Calif. Court Finds Mercury Not Responsible in Car Insurance Case

A California appeals court has ruled that Mercury Casualty Co. is not liable for damages suffered by an uninsured motorist who was struck by a drunken driver while heading home after buying a car that had been covered by the seller’s policy.

In a case that hinged on the timing of when ownership of the car was officially transferred—and when coverage of the vehicle ceased—the state’s 6th Court of Appeals found that Mercury is not obligated to pay because the policy had already been terminated.

The ruling, handed down Dec. 27, may be of interest to residents of the Golden State who are considering buying a vehicle but are unsure whether they need to buy car insurance online or in person before they drive away. The decision affirms an earlier state Supreme Court ruling in the case, which followed the sale of a 2001 BMW on April 14, 2008.

Daniel Thiel gave Eric and Patricia Benford $14,900 in cash and a check for $1,400 for the car. The Benfords reportedly told Thiel that they would pay off the loan on the vehicle and mail him the certificate of title once his check cleared, which it did on April 21, three days after being deposited.

Eric Benford notified the state Department of Motor Vehicles (DMV) of the sale on April 15 by submitting an online notice of transfer and release of liability form.

The previous evening, however, Thiel was driving the BMW home when he was struck by an intoxicated, uninsured motorist, suffering injuries to his head, chest and leg that required two surgeries and ongoing physical therapy.

Thiel was uninsured at the time of the accident, while the Benfords had a liability policy through Mercury that included uninsured motorist coverage. Thiel filed a claim with the coverage provider, but Mercury denied it on the grounds that filing the online DMV notice had relieved the Benfords of “any insurable interest in the vehicle,” according to the court.

Thiel filed a lawsuit against Mercury a year later, accusing the company of, among other things, breach of contract and insurance bad faith. The action cited provisions of the state motor vehicle code specifying that, in order to have made a “bona fide sale” and avoid liability for accidents involving a vehicle that has been delivered to the buyer, a seller must also either endorse and turn over the certificate of ownership or deliver the transfer and release of liability documentation to the DMV.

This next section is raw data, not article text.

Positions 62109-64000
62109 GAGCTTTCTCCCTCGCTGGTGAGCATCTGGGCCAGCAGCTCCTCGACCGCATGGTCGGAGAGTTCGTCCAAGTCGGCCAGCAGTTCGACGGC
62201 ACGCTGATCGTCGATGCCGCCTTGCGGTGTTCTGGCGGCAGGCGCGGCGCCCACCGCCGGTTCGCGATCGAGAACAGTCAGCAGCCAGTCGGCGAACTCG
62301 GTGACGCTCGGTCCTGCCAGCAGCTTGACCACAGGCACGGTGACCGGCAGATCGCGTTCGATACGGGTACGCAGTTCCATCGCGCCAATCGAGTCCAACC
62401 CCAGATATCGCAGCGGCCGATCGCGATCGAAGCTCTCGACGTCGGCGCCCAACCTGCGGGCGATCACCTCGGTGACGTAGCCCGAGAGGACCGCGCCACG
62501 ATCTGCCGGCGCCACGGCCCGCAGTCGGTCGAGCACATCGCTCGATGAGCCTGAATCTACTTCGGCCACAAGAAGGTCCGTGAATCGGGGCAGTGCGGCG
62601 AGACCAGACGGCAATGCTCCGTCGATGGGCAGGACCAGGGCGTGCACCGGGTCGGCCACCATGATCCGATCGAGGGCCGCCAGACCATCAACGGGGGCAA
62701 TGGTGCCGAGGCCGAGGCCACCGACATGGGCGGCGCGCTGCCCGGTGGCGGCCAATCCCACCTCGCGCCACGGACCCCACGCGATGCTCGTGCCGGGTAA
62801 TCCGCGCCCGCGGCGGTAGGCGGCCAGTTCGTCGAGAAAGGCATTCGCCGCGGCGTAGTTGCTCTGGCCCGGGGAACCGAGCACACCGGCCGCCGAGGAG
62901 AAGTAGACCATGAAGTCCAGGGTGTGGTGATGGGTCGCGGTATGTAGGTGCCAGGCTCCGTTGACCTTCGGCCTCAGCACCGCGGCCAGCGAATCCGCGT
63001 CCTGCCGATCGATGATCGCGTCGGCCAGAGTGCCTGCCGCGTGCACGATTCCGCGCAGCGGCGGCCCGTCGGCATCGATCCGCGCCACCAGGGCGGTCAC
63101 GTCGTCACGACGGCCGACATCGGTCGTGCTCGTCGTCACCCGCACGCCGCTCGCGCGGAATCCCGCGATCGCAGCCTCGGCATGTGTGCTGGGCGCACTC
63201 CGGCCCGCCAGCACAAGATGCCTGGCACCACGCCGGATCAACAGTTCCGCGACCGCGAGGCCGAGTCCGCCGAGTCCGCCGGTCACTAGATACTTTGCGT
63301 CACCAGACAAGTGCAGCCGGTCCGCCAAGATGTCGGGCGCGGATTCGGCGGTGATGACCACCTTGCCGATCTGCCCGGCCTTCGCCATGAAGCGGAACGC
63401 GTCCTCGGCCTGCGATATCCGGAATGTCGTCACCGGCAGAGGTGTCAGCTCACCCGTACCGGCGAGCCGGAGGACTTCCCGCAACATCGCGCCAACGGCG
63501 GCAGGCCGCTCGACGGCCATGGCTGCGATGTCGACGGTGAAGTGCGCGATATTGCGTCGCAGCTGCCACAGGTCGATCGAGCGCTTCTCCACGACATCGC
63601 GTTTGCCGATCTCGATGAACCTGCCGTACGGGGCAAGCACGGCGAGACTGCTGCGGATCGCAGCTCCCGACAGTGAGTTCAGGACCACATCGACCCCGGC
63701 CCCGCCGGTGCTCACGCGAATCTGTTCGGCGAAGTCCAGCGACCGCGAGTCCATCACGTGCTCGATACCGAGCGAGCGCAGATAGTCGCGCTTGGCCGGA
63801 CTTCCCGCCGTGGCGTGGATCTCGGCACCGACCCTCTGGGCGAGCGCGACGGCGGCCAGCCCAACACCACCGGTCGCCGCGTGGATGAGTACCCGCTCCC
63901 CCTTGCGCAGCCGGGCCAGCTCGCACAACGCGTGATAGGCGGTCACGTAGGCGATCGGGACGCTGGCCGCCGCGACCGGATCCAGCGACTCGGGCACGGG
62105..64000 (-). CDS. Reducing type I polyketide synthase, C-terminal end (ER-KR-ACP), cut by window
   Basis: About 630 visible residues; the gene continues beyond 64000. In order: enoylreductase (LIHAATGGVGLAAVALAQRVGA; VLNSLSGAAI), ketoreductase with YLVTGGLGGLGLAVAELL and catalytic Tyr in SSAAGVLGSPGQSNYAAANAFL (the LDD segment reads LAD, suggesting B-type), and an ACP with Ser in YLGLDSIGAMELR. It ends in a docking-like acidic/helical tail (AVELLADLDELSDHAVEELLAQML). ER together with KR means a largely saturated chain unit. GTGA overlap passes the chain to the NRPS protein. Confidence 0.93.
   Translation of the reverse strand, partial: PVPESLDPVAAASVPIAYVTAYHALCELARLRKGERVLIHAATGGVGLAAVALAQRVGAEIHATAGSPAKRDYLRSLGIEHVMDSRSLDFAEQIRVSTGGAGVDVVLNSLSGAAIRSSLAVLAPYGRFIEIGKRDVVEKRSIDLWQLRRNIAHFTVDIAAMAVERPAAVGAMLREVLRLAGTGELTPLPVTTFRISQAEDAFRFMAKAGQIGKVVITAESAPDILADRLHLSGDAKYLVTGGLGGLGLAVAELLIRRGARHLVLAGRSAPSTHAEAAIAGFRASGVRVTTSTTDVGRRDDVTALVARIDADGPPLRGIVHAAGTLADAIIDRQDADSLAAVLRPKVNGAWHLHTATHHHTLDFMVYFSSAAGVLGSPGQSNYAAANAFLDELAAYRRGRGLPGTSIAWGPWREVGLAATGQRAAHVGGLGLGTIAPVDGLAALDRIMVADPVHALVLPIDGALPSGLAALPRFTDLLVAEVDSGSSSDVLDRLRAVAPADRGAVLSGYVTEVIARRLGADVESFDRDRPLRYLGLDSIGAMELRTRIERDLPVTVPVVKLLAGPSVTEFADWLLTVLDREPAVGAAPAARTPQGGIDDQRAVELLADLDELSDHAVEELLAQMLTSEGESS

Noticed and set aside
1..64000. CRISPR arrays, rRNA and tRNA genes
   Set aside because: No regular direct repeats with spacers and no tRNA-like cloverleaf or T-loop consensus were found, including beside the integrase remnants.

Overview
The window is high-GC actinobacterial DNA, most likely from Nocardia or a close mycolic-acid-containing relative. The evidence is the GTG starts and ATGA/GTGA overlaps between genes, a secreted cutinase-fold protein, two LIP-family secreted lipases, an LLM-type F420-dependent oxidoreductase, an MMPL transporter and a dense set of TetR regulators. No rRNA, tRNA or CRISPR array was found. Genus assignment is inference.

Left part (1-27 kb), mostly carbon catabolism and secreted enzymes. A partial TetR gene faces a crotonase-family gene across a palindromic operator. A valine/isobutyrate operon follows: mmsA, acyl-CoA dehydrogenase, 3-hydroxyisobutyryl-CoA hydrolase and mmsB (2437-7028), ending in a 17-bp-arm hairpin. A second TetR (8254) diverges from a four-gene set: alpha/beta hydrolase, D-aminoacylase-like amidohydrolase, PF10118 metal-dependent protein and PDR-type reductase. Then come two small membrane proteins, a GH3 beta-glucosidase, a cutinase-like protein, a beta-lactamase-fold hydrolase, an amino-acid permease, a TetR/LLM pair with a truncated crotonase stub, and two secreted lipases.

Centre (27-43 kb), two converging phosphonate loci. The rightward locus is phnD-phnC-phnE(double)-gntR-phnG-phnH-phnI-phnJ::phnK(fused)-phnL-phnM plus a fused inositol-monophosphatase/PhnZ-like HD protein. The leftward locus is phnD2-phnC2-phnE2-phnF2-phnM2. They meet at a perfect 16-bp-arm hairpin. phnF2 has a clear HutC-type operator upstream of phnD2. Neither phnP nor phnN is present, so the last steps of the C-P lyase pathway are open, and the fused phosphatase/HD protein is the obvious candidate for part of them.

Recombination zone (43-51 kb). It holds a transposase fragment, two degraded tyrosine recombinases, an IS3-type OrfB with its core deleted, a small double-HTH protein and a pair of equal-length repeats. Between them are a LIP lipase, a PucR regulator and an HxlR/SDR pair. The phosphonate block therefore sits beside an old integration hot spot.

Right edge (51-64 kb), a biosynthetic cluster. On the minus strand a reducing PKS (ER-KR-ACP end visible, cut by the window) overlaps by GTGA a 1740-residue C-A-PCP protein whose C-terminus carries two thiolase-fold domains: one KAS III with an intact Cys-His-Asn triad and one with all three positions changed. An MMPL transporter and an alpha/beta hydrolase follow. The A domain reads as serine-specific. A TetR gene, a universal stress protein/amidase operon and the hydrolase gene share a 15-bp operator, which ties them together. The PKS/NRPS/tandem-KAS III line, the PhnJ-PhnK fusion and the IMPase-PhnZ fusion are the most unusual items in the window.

Thiel maintained that the Benfords had not been released from liability because they had not given him the title to the BMW and had not filed a transfer form with the DMV before the accident happened.

Lawyers for Mercury conceded that the title had not been turned over, but contended that the sale had nonetheless taken place and liability been removed, citing a separate section of the vehicle code that requires only that a vehicle seller notify the DMV of a sale within five calendar days.

The appellate panel upheld the Supreme Court ruling, finding that a bona fide sale is determined by the nature of the agreement between the two parties and that transfer of ownership “is not ineffective merely because the DMV has not yet received the ‘appropriate documents.’”

By filing the transfer form within five days of the sale, the Benfords were released from any liability for events that took place not after the document was filed, but after the sale, the justices reasoned.

“Accordingly, Mercury was not obligated to cover plaintiff as a permissive user under the auto policy the Benfords had purchased for that car,” the opinion states.

About Gregor McGavin
Gregor McGavin is an award-winning journalist who has reported across the country for such publications as The Associated Press, the Arizona Republic, the Pittsburgh Tribune-Review and the Press-Enterprise.

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